Creating a marriage contract helps couples protect assets.

Jennifer Jolly called off a wedding. But not her own—her client’s.

The bride-to-be contacted Jolly, a lawyer at BLG in Ottawa, a week before her nuptials. The woman’s fiancé, who was also her employer, had handed her a marriage contract that would waive her spousal support if they separated.

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The terms were particularly unfair, Jolly says, because the couple wanted to have children. “I told her we had to plan for what would happen if it didn’t work out. She’d lose her job and she may have kids to support.”

The wedding was postponed while both parties negotiated. But there was a happy ending when the client’s fiancé agreed to provide spousal support if they had children and then split. The couple got hitched.

To avoid such last-minute hassles, Jolly says, couples should discuss and sign contracts before getting married.

Howard Feldman, a Toronto family lawyer, agrees. These marriage contracts, also called prenuptial agreements, are important because they protect both parties if unions end.

And when clients draw one up, adds Feldman, it’s crucial they abide by the terms and keep it up to date.

“Sometimes people sign a contract and live completely contrary to it,” he says. “They shift assets back and forth as a result of tax issues, debt or just plain love. When the contract is triggered as a result of death or if the marriage falls apart, they’re shocked and it causes many problems in court.”



Not having a marriage contract means clients could lose wealth.

For instance, a contract could state the husband gets the business and the wife gets the house if they separate. But if, during the marriage, he sells the business, takes the proceeds and pays off the house, she’d get a mortgage-free house upon separation and he’d get nothing.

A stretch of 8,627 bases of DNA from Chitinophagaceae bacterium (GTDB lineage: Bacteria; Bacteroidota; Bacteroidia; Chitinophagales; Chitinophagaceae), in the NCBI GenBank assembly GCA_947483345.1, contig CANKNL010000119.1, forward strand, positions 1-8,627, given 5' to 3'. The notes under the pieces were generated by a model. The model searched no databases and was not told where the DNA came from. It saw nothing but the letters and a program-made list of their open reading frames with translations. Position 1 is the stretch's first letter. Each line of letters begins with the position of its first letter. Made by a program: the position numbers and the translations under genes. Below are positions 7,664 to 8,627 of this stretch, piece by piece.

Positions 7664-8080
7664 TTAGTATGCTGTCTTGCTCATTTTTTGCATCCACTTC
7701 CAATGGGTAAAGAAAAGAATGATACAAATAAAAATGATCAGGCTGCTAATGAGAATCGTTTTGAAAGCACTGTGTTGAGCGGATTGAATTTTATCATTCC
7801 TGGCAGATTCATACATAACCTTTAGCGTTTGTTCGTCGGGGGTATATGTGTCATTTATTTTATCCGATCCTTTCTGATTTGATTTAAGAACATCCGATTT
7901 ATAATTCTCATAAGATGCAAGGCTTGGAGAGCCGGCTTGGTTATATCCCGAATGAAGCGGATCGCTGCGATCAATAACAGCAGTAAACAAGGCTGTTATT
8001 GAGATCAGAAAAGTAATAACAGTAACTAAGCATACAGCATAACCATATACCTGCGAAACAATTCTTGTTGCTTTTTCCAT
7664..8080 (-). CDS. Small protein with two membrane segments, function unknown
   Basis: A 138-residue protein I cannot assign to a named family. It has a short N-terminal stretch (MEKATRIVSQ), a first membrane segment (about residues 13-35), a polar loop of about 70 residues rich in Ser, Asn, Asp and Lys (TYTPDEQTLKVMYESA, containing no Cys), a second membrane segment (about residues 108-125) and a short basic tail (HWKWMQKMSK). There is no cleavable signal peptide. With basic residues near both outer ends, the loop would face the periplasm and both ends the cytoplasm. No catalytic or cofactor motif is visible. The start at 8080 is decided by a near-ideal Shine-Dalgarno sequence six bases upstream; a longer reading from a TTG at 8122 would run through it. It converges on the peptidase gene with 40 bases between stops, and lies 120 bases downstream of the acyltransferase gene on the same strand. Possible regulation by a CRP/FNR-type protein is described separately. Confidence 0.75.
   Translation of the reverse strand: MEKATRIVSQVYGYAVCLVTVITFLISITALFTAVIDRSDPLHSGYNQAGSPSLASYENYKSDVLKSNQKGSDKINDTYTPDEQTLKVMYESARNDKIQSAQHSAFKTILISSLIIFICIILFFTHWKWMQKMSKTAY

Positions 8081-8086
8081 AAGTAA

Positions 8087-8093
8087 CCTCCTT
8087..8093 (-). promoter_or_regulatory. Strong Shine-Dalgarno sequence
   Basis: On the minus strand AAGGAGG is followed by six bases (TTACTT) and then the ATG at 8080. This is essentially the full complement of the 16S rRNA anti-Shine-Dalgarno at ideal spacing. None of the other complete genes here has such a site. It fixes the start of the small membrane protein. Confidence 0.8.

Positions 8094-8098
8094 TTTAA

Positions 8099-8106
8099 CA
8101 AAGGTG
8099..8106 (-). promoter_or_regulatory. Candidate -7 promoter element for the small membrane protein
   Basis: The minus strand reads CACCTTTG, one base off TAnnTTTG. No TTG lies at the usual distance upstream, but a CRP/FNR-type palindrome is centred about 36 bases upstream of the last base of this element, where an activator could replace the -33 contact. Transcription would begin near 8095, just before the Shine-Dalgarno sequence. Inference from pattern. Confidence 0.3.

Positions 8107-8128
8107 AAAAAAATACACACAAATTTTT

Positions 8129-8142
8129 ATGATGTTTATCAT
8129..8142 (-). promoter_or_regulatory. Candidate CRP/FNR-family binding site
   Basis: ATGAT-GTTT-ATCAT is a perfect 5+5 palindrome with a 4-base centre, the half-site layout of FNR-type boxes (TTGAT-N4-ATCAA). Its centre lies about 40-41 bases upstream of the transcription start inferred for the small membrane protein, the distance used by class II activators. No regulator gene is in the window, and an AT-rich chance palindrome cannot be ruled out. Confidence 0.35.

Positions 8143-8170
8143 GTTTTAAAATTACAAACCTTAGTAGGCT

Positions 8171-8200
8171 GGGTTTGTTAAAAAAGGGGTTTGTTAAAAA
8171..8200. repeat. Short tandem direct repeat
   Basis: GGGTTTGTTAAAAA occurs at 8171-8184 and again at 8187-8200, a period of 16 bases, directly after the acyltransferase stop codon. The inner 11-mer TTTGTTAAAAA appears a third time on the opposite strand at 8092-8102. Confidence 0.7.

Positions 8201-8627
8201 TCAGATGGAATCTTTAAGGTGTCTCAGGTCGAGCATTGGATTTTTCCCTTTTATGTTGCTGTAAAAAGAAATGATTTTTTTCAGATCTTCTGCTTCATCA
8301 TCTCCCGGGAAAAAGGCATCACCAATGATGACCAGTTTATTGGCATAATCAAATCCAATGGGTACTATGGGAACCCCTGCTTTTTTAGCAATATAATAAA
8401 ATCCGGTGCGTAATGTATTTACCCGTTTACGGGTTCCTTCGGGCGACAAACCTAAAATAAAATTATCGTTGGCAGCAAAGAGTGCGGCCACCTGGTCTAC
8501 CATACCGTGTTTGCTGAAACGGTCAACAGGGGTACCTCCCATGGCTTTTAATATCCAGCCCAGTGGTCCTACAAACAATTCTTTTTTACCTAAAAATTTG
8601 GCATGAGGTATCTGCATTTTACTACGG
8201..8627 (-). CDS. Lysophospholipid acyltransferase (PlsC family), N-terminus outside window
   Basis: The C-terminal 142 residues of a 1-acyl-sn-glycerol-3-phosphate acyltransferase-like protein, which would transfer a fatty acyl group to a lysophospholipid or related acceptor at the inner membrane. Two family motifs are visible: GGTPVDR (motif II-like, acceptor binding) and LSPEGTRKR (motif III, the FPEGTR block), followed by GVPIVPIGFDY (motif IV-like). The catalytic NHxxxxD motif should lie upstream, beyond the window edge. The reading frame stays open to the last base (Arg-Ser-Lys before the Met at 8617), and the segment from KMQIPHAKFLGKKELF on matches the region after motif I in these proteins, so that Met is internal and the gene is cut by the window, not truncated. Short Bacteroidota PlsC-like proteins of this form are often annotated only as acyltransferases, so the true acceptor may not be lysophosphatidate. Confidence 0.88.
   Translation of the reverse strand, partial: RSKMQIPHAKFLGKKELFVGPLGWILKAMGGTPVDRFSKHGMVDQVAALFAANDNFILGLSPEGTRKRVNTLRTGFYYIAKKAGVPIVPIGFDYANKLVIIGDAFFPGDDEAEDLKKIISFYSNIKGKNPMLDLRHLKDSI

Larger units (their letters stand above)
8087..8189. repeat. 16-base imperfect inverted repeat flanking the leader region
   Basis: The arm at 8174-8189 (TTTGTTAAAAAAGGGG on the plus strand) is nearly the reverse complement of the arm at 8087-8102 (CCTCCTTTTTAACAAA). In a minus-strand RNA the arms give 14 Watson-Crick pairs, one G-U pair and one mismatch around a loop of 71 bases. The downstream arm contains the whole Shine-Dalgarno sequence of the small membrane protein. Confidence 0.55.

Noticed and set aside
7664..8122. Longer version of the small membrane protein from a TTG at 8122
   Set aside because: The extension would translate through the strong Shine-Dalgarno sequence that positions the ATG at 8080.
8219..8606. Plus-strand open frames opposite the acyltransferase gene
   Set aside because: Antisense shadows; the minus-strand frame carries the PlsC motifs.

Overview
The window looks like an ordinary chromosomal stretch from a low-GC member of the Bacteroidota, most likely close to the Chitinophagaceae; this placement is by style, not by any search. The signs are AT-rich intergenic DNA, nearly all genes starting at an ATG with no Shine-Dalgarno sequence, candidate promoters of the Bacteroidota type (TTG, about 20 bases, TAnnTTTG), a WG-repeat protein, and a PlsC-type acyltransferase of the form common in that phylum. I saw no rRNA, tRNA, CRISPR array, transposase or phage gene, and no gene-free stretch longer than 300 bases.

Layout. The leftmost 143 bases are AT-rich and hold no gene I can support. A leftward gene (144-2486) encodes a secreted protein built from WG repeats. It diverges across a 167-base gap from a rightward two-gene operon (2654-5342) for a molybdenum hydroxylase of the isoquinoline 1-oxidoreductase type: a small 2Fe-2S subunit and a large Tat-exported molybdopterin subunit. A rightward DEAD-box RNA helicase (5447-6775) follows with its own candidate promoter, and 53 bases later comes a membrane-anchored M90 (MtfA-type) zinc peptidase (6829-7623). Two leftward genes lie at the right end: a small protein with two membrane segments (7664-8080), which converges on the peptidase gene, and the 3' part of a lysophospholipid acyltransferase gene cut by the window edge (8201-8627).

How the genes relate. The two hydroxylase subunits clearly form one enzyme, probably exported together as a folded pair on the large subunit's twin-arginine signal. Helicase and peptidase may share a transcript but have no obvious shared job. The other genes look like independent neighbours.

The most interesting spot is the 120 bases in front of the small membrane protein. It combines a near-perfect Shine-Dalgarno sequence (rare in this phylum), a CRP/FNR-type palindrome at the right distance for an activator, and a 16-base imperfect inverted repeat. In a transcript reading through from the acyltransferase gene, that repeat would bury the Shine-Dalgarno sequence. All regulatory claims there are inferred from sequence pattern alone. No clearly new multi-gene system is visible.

In second and third marriages, couples are usually more open to signing marriage contracts after being burned before. But, says Feldman, these marriages also have more financial complications, such as spousal support, kids, more assets and higher expenses. For these couples, the goal is to protect their homes, while still providing for any children from previous unions.


A prenup is set in stone

Not true. Lack of independent legal advice and failure to completely disclose income and assets can make it void.

Often, clients don’t know the house they live in is deemed the matrimonial home, says Jolly. This means both parties get an equal share if they separate.

Let’s say your Ontario client buys a $400,000 house. Ten years later she marries and her husband moves in. Six years later, they split. Even though she bought the home, and probably put in more equity, she and her husband would each get half its worth at that time.

“You can’t get an exemption for that,” says Jolly. “There’s a deduction for everything else you bring in, including RRSPs, but not for the house itself.”

This differs for common-law couples, who only share property if ownership is under both names.

Read: Advise common-law clients to plan for split

If both spouses contribute to the mortgage, Jolly suggests using a mathematical formula to allocate each person’s share of the home equity and then including those details within the marriage contract.

Clients could also work out an expense-sharing formula, says Feldman. It could state the wife owns the house and the husband lives there, but he will pay two-thirds of the expenses.

But clients must abide by these rules, and “in some cases it’s better not to put expense-sharing in the contract,” says Feldman. “If someone doesn’t pay, it could get tricky proving [in court] who paid what 20 years down the road.”

Children are another complication. For instance, if a husband doesn’t plan to provide for his wife’s children from her first marriage and the couple then splits, he might still have to pay.

“Ontario law says if you’ve acted as a parent to the child, you may be obligated to support the child if there’s a question [he] won’t be supported,” says Jolly.

While the courts examine situations like this on a case-by-case basis, one example of obligation could be if a stepfather contributes to a child’s university tuition.

“So if you don’t intend to have a relationship with the child, put it in the contract—but there’s still a chance it might not hold up in court.”

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